'Jasmine Skies' has been selected by The Book Trust  on a School Librarian's list for Reading Groups as a 'Future Classic.'

'Kite Spirit' Reviewed by Books For Keeps Review by Geoff Fox
I loved this sensitive review by Geoff Fox. It seems to reflect all I set out to do when I wrote ' Kite Spirit'

Kite’s best friend Dawn takes her own life on the morning of their GCSE Geography paper. Not because she was anxious about the exam – she was an A* student. Things are more complicated than that. Kite and Dawn had been best friends since they met in the playground of their London nursery school. Kite is the daughter of singer-songwriter Seth from Sheffield and flamboyant choreographer Ruby, whose family still lives in St Kitts. Her parents let Kite ‘choose her own name’ when, as a baby, she had ‘kicked my legs cos I saw a kite flying’. She has lived up to her name ever since, as a runner, a gymnast training with Circus Space, a flyer in every way. Dawn’s parents are more conventional and she had been more tentative, less self-assured; she found her way of flying through playing her oboe – and here she had seemed to have a brilliant future.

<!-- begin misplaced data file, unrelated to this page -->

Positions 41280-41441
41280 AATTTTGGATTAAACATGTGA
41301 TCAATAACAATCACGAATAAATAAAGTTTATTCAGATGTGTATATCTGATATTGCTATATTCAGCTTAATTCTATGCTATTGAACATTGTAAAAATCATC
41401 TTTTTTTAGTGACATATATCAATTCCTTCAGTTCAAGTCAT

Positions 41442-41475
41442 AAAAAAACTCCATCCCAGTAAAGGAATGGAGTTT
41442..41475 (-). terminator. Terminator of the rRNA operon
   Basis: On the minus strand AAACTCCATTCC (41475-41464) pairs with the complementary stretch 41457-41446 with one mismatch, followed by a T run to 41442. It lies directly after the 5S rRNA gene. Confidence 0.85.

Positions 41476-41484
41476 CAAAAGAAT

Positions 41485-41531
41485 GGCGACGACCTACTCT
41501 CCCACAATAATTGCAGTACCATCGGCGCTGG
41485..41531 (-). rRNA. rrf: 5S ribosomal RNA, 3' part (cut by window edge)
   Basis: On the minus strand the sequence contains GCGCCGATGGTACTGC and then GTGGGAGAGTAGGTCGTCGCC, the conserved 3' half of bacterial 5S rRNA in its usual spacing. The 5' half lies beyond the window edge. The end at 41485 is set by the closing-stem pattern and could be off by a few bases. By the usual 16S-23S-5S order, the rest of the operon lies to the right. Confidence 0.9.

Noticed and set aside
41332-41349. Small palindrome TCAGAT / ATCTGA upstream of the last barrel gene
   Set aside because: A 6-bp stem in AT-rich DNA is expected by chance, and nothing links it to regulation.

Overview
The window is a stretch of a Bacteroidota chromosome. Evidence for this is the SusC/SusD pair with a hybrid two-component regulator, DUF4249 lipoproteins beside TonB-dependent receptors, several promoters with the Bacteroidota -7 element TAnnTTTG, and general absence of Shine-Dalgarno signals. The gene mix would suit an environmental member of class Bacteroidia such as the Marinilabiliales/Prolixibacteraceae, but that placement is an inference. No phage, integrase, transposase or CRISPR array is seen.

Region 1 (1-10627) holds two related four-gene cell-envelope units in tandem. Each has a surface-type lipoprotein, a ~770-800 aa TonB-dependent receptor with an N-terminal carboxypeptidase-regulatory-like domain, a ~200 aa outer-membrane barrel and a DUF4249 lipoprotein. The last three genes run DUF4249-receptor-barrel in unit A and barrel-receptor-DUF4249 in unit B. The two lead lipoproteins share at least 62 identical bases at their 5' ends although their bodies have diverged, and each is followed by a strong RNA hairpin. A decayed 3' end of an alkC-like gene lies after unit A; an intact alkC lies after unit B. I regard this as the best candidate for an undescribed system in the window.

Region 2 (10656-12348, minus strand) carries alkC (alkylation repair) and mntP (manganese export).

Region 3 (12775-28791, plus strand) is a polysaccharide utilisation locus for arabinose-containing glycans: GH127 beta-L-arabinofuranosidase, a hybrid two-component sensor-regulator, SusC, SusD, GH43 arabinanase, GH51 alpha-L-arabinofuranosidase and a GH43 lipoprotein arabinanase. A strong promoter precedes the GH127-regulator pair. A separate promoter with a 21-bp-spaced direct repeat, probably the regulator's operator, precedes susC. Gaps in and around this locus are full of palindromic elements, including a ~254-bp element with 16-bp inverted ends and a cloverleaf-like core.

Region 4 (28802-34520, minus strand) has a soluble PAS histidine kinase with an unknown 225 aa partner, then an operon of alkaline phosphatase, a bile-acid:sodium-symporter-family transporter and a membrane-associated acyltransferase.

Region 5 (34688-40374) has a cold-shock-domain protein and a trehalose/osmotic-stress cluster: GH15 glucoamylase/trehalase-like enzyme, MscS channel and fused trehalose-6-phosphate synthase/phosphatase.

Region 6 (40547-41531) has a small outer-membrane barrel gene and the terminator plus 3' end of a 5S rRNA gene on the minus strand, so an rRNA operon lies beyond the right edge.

Kite’s journey from that morning of Dawn’s suicide is both spiritual and psychological, made possible through a literal journey she takes with Seth to the Lake District. He’s there to write music, but also to search for his own roots, since his mother was adopted in that area after the war and never knew her parents. As Seth discovers strands of his identity, Kite sees more clearly the security and open warmth of her own extended Caribbean family. Kite meets several people in the Lakes; each one in some way helps her understand the emotional numbness into which she has fallen. Finally Garth, a boy of her own age, enables her to release the dam which has prevented her grieving, to find a way of letting Dawn go without losing her. His care for her is intuitive and gentle – through actions rather than words.
There are other, more mystical strands, anticipated in lines from The Prelude which precede the narrative. Owls intervene in the story almost as messengers, their presence releasing moments of insight. The landscape and even one luxurious modern cantilevered house (planning permission, in a National Park?) also work upon Kite’s mind which, as the weeks pass, becomes in Wordsworth’s words, ‘nourished and invisibly repaired’.
The final page of Kite Spirit lists the contact details for MindThe SamaritansChildline and Young Minds; that’s consistent with the author’s caring, compassionate impulse evident in the plot but also the manner of its telling.